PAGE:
It was confirmed this past week that my visa processed through the military is not a working visa. The visa I have allows me to stay in the country however long Jaime is here, so the only way to work within my career in Rome is to find a job with a company who is willing to sponsor me. We’re not entirely sure what the next steps are or exactly what options I have for employment, but we’re taking it one day at a time and for now, focusing on finding our Italian home. Even with the struggles of moving to a new country and assimilating to a new culture, we’re surviving and mostly thriving and can’t wait for the journeys the next three years will hold.

Love and miss everyone,
Jordan

14 Comments

  1. Betty

    Omgoshhhhhh love reading your updates. Shed a tear with that last sentence. Sending you both lots of love and hugs. Xoxo

    Reply
    • Jordan

      Missing you tons! Let’s schedule a FaceTime date!

      Reply
  2. Keith I.

    Another great blog entry! Fantastic job, Jordan! Feels like we’re right there with you and Jaime. Continue to keep us posted and we hope you’ll find that perfect home sooner than later.

    Reply
    • Jordan

      I’m so happy to hear that you’re enjoying it! Can’t wait to find a permanent space to call home and have everyone come visit. 🙂

      Reply
  3. Nick Dounias

    It must be quite boring for you, being in a place with no history, ugly architecture, and awful food. I would be happy to come over to cheer you up! I know, I am just a really giving person…..!

    Reply
    • Jordan

      It is pretty boring… 😉 Looking forward to your visit.

      Reply
  4. Sahar

    Am I a terrible person for feeling relieved that even an American girl is going through the same adventures (read struggles) I went through on the first few months of living in another country? I don’t mean it in a bad way, I mean it as it is a natural process for everyone living in a different country and it’s good to see it wasn’t just me, everyone living abroad goes through it; I remember the days I felt like a deaf person since I could not understand a word the other person was saying or if I did, I could not respond or remember buying wrong items just because being confused in the supermarket! like I have never seen a sweet pickle before, so didn’t even stopped to think about it and read the damn label.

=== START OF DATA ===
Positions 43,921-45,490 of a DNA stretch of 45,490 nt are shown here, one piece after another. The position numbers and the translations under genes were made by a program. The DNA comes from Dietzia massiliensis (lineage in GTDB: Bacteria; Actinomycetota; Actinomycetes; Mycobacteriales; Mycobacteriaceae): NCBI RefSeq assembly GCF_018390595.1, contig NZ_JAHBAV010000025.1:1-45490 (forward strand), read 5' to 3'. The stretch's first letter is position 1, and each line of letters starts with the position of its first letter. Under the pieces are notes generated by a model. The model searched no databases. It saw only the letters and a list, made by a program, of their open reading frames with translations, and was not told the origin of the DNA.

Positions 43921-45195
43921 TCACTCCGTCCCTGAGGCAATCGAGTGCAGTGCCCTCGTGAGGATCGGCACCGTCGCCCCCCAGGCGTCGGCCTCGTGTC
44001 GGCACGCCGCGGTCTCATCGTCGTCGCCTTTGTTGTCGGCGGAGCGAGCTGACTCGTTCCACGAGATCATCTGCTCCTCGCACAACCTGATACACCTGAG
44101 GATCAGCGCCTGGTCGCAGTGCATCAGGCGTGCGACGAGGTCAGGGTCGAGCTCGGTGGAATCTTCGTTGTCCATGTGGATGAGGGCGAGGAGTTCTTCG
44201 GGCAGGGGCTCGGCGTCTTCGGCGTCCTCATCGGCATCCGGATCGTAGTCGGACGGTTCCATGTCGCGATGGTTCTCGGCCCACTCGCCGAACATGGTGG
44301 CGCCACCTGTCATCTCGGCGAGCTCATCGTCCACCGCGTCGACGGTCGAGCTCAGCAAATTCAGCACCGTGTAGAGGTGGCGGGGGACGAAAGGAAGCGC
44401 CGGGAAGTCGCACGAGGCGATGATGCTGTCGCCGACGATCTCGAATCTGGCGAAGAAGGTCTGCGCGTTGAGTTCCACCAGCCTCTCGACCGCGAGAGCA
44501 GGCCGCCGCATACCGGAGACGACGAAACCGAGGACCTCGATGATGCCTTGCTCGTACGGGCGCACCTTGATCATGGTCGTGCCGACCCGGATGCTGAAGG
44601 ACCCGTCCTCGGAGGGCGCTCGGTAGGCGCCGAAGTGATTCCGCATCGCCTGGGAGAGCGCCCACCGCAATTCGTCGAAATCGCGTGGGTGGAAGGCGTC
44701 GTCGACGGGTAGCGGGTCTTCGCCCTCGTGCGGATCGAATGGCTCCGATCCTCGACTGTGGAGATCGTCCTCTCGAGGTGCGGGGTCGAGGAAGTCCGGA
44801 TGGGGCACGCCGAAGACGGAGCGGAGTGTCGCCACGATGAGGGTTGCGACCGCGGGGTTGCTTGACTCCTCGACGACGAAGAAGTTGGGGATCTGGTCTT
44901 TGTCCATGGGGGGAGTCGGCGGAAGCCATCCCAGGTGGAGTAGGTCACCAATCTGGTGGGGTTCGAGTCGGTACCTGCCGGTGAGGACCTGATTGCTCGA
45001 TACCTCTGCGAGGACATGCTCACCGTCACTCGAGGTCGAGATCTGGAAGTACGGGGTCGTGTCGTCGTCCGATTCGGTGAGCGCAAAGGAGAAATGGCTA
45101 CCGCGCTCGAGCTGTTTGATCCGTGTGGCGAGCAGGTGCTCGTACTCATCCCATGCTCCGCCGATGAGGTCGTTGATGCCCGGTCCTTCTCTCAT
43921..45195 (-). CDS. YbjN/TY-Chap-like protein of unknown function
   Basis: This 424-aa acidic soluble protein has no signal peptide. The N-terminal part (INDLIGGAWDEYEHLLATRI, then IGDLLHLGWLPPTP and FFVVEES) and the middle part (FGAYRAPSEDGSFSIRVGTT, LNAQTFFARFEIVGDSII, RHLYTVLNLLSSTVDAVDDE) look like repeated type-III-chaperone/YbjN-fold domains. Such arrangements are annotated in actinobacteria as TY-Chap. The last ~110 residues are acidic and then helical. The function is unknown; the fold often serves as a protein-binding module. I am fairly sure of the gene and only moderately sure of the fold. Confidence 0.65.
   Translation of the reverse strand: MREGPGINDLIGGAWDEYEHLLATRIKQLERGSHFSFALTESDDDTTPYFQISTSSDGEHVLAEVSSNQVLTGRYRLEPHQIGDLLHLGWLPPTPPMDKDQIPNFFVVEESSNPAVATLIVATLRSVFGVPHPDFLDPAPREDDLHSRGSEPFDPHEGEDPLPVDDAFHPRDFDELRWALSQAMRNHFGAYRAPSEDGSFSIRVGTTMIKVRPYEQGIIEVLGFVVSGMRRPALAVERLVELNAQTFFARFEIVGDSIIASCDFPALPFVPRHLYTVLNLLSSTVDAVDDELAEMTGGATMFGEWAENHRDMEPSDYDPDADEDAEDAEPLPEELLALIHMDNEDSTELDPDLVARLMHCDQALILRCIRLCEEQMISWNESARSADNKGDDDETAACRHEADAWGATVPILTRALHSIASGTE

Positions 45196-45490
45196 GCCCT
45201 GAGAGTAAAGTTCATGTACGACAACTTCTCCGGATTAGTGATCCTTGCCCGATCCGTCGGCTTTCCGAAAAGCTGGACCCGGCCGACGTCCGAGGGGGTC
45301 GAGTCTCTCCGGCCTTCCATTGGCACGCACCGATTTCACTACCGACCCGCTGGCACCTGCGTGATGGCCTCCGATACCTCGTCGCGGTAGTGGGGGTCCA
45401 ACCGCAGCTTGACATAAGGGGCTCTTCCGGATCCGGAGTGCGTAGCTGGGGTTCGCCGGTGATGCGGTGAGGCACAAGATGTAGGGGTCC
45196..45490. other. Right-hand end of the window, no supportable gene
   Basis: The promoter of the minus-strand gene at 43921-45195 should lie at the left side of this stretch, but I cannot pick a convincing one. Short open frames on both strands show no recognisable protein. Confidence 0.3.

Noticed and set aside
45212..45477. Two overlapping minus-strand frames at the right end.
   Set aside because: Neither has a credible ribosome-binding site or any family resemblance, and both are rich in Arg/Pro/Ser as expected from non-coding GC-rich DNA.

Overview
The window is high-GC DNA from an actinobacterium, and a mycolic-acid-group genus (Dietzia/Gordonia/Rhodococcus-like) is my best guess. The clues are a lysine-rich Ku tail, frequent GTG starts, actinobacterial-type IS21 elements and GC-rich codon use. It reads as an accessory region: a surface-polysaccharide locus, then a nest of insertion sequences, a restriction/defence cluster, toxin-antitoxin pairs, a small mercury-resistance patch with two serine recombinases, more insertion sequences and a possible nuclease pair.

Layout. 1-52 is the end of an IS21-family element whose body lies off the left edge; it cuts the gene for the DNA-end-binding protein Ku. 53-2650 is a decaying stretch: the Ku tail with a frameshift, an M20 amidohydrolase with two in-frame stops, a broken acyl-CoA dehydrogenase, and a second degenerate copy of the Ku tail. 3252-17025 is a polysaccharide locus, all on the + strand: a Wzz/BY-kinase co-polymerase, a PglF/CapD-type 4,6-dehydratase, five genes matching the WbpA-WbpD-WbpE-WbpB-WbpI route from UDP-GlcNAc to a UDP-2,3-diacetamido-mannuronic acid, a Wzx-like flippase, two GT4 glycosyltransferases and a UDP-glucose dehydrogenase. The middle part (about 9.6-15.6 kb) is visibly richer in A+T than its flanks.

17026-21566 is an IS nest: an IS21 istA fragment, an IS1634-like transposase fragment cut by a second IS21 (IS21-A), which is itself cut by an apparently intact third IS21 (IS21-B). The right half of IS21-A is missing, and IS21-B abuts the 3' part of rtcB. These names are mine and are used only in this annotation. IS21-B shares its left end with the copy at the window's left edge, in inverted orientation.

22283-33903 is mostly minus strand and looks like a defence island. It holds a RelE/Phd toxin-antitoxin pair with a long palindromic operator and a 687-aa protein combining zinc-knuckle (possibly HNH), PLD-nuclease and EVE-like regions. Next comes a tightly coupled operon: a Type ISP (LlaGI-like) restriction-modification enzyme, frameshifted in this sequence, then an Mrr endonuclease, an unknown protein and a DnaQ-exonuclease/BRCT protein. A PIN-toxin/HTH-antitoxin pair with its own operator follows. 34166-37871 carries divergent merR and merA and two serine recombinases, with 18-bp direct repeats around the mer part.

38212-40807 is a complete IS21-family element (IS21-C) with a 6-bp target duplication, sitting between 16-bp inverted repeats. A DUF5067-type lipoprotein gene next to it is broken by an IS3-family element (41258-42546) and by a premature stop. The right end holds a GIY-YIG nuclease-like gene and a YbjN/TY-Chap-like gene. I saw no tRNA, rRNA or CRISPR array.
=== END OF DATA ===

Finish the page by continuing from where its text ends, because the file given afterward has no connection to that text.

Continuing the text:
Jordan, these are all the things you will remember later and laugh about. This is part of the process so enjoy it as much as you can and don’t be shy to miss home from little things to big ones; cherish every familiarity you can find and embrace all the differences for its experience. Enjoy my friend. Miss you :*

    Reply
    • Jordan

      OMG, absolutely not a terrible person! I wish we had talked more about your struggles and what you experienced coming to the states before I left. I always admired you for coming to a country knowing no one, not going home often, and having to adjust to an entirely new way of life. Miss and love you, girl. I hope to see you sometime on this side of the world in the next 3 years.!

      Reply
  5. Christian L Maldonado

    🙂

    Reply
    • Jordan

      😀

      Reply
  6. Leslie

    I LOVE, LOVE your writings!! I feel like I am reliving my honeymoon in Italy through your blog!! Nick & I plan to visit next year!!

    Love to you and Jaime!!

    Reply
    • Jordan

      We are looking forward to your visit! 🙂

      Reply
  7. Louis Maldonado

    Looks like you’re having a pretty good time. Miss you, but having FaceTime and texting helps a lot. Just enjoy yourself. This is once in a lifetime experience.

    Reply
    • Jordan

      Can’t imagine this experience without FaceTime. Love you lots and missing you always.

      Reply